As my fishermen friends tell me to come down to the boat to "take what I want," I now make it a habit to take a few extra, and when my wife and I grill those salmon and black cod we cook a few extra fillets for the Elders down the street. It's little trouble for us, and the response we get is magical. When making a month's worth of kindling, it is only twenty minutes extra work to fill a box which can be left on an Elder's steps. And, as I begin to build our new fish smoker in the next few months, thanks to Cecilia, we will designate one rack on the top as the Elder rack.

 

Jim Dillard, participant at the 2001 Academy of Elders/ Science Camp


Sources

Technical Writing:

Technical Writing : A Reader Self-Centered Approach by Paul V. Anderson, Harcourt, Brace 1995

The School to Work Sourcebook by Pat Sebranek, Verne Meyer and Dave Kemper - D.C. Heath and Co. 1996

Technology by Brad and Terry Thode - Delmar Publishers 1994

Woodworking:

Understanding Wood: A Craftsman's Guide to Wood Technology by Bruce Hoadley - available from Highland Hardware, 1045 N. Highland Ave. NE, Atlanta, GA 30306

Wood Bending Handbook by W.C. Stevens and N. Turner - available from Woodcraft Supply, 560 Airport Industrial Park, P.O. Box 1686, Parkersburg, WV 26102

Math:

Workshop Math by Robert Scharff - available from Highland Hardware, 1045 N. Highland Ave. NE, Atlanda, GA 30306

Drums:

The Etholen Collection: The Ethnographic Alaskan Collection of Adolf Etholen in the National Museum of Finland by Pirjo Varjola Pub. National Board of Antiquities of Finland (Excellent photos of Alutiiq drums collected on Kodiak Island in 1846. Has precise measurements which can be used to replicate student-made drums.)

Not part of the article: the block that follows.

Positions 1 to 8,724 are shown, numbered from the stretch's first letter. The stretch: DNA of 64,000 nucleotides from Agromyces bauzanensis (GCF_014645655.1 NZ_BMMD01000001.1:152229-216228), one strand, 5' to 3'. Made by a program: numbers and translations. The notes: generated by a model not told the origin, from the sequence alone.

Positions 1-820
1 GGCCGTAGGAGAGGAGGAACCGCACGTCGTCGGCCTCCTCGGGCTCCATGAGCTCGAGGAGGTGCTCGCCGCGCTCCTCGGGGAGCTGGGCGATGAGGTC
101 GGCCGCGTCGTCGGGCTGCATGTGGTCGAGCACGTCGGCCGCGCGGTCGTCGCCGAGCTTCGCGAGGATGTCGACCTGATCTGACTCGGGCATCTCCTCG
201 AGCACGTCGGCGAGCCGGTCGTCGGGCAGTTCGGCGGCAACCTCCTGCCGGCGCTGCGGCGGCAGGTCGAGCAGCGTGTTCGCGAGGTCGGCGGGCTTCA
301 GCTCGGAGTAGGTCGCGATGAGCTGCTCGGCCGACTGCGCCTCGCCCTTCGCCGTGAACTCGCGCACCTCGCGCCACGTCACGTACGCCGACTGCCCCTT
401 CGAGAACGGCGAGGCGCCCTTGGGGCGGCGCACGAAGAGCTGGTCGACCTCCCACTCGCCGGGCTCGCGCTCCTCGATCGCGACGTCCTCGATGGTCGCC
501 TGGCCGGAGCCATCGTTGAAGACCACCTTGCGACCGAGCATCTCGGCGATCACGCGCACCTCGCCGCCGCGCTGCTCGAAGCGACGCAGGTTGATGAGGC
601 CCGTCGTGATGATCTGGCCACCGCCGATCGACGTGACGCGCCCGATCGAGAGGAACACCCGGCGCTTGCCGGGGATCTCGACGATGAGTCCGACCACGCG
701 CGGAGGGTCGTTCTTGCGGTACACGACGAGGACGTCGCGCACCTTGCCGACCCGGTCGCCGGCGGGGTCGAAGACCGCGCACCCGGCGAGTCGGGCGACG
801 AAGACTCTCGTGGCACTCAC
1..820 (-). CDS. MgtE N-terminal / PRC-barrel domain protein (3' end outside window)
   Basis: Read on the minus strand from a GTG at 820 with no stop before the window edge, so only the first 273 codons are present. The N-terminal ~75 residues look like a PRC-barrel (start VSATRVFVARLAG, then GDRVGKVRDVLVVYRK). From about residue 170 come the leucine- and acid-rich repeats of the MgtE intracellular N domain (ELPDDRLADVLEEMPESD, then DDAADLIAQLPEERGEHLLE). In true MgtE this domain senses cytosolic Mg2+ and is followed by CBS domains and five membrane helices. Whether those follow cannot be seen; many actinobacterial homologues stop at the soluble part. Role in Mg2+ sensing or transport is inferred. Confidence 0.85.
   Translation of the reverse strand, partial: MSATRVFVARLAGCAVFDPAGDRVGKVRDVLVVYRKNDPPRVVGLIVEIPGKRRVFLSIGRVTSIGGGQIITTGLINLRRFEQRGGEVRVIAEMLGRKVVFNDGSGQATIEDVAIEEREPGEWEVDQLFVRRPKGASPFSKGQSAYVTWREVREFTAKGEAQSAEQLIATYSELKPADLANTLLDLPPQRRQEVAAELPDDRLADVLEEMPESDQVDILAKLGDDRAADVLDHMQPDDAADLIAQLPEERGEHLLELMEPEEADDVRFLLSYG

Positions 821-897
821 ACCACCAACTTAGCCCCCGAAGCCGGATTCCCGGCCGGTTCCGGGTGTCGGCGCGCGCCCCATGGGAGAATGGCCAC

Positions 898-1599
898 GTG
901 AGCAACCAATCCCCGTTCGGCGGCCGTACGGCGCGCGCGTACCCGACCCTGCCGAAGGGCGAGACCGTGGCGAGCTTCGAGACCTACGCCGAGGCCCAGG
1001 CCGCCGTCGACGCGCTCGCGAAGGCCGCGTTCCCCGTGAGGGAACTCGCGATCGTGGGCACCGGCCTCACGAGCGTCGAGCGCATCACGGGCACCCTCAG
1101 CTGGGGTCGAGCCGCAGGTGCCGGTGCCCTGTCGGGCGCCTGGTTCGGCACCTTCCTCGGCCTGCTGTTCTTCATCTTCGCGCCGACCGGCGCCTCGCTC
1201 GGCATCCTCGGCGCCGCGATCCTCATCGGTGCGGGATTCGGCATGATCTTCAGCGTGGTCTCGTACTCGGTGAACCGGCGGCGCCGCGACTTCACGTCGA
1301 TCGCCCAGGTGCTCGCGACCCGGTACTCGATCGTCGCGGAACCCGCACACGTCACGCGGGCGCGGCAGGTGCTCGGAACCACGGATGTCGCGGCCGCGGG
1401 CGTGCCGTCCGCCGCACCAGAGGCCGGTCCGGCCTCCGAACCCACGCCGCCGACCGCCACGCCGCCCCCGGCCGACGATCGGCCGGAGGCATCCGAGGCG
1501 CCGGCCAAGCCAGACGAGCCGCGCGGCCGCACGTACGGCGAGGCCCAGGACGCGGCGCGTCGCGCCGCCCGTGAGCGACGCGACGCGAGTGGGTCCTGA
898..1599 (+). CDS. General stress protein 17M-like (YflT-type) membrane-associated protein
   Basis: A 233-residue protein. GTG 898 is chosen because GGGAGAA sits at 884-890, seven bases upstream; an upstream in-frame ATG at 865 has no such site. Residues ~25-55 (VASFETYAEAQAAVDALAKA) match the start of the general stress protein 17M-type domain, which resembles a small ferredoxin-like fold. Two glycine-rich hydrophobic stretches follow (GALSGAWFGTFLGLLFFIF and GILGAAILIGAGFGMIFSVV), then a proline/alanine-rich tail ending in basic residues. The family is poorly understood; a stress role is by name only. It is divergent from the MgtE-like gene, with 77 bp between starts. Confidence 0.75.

Drums, Use of:

Crossroads of Continents: Cultures of Siberia and Alaska by William Fitzhugh and Susan A. Kaplan Pub. Smithsonian Institution Press, 1988 (for a brief description of Aleut / Alutiiq pre-Christian religion)

Masked Rituals of the Kodiak Archipelago by Dominique Desson, Ph.D. (copies available for loan at the Alutiiq Museum, Kodiak)

Inua: Spirit World of the Bering Sea Eskimos by William Fitzhugh and Susan A. Kaplan Pub. National Museum of History with the Smithsonian Instutution Press. (Althouth not about Alutiiq culture, this book explores in great detail the purposes of many aspects of traditional Native ritual, and explains the functions of made objects in those rituals.)

Social Studies / Humanities:

Alaska Standards for Culturally-Responsive Schools Pub. by the Alaska Knowledge Network, 1998

Historical Atlas of World Mythology by Joseph Campbell Pub. Harper and Row, New Youk (explanation if the importance of ritual in Native American cultures)

Ask an Elder. 

Science:

Any high school botany book.

Plant Physiology by Frank B. Salisbury and Cleon W. Ross Pub. Wadsworth Publishing, Belmont CA

Whouy Sze Kuinalth
"Teaching Our Many Grandchildren"
Tauhna Cauyalitahtug
(To Make a Drum)
Math Story Problems
St. Lawrence Island Rain Parka Winds and Weather Willow
Driftwood Snowshoes Moose
Plants of the Tundra Animal Classification for Yup'ik Region Rabbit Snaring
The Right Tool for the Job
Fishing Tools and Technology
Blackfish Family Tree
Medicinal Plants of the Kodiak Alutiiq Archipelago Beaver in Interior Alaska Digging and Preparing Spruce Roots
Moose in Interior Alaska Birds Around the Village Dog Salmon

 

Handbook for Culturally Responsive Science Curriculum by Sidney Stephens
Excerpt: "The information and insights contained in this document will be of interest to anyone involved in bringing local knowledge to bear in school curriculum. Drawing upon the efforts of many people over a period of several years, Sidney Stephens has managed to distill and synthesize the critical ingredients for making the teaching of science relevant and meaningful in culturally adaptable ways."

 

 

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Last modified August 14, 2006